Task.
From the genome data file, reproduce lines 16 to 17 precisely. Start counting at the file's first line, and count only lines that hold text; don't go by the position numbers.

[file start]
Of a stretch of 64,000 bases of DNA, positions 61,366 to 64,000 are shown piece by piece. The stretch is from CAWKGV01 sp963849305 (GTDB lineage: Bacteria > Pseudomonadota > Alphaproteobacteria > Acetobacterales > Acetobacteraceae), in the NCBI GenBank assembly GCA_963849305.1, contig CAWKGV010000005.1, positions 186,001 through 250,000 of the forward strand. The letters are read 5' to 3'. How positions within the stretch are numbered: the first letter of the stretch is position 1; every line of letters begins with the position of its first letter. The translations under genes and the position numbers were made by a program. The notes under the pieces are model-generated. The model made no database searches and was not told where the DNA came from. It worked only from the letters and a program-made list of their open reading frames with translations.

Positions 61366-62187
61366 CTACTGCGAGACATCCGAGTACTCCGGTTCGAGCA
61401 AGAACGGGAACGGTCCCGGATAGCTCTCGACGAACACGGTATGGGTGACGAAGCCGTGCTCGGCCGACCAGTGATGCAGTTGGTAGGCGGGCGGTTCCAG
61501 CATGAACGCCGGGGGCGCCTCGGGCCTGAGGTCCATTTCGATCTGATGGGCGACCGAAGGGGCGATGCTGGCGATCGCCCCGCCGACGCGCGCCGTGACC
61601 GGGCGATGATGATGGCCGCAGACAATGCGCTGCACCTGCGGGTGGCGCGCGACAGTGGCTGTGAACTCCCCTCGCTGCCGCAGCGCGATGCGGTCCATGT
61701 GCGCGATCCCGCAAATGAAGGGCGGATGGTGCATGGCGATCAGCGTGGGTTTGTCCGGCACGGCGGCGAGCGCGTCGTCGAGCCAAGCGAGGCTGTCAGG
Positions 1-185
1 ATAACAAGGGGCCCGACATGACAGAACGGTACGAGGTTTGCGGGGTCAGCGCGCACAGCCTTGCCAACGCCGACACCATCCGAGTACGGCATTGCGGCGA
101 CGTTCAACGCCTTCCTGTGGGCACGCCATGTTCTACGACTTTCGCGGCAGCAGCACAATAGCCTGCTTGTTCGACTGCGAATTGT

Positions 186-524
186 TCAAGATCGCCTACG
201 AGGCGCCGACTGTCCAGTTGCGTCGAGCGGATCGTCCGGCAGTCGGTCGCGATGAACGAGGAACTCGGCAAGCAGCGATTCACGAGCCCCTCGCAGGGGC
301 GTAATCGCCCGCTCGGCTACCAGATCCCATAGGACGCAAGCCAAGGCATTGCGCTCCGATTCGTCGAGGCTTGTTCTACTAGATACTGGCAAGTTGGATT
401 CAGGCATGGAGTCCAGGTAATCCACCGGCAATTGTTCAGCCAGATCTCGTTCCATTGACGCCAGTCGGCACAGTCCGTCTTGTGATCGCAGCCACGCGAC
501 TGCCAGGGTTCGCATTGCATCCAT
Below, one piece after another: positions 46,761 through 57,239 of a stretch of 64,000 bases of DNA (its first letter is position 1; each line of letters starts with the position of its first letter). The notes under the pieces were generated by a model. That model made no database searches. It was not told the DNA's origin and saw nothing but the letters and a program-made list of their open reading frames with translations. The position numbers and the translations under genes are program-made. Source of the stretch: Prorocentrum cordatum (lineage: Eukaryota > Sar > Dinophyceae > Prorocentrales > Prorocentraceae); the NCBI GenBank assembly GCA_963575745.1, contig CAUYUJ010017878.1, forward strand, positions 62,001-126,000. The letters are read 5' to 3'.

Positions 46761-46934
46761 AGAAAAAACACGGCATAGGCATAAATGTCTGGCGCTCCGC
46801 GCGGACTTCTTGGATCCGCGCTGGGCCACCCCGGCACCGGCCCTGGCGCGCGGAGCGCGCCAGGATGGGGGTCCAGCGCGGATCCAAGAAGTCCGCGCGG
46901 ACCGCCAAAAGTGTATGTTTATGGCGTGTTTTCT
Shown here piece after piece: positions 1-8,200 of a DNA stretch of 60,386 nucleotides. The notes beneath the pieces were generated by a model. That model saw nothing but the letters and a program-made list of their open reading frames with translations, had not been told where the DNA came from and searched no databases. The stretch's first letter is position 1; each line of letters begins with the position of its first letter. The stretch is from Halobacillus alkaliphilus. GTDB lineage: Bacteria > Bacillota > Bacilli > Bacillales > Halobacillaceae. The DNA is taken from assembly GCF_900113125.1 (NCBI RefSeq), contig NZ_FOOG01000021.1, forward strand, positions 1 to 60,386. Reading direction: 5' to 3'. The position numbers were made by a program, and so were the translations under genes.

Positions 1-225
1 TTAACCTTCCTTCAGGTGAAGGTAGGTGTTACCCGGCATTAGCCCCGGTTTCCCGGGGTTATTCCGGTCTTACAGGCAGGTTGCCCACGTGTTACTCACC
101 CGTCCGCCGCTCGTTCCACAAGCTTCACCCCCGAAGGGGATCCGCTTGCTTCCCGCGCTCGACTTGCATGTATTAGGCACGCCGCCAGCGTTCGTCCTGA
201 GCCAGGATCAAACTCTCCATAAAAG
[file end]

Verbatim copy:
501 TGCCAGGGTTCGCATTGCATCCAT
Below, one piece after another: positions 46,761 through 57,239 of a stretch of 64,000 bases of DNA (its first letter is position 1; each line of letters starts with the position of its first letter). The notes under the pieces were generated by a model. That model made no database searches. It was not told the DNA's origin and saw nothing but the letters and a program-made list of their open reading frames with translations. The position numbers and the translations under genes are program-made. Source of the stretch: Prorocentrum cordatum (lineage: Eukaryota > Sar > Dinophyceae > Prorocentrales > Prorocentraceae); the NCBI GenBank assembly GCA_963575745.1, contig CAUYUJ010017878.1, forward strand, positions 62,001-126,000. The letters are read 5' to 3'.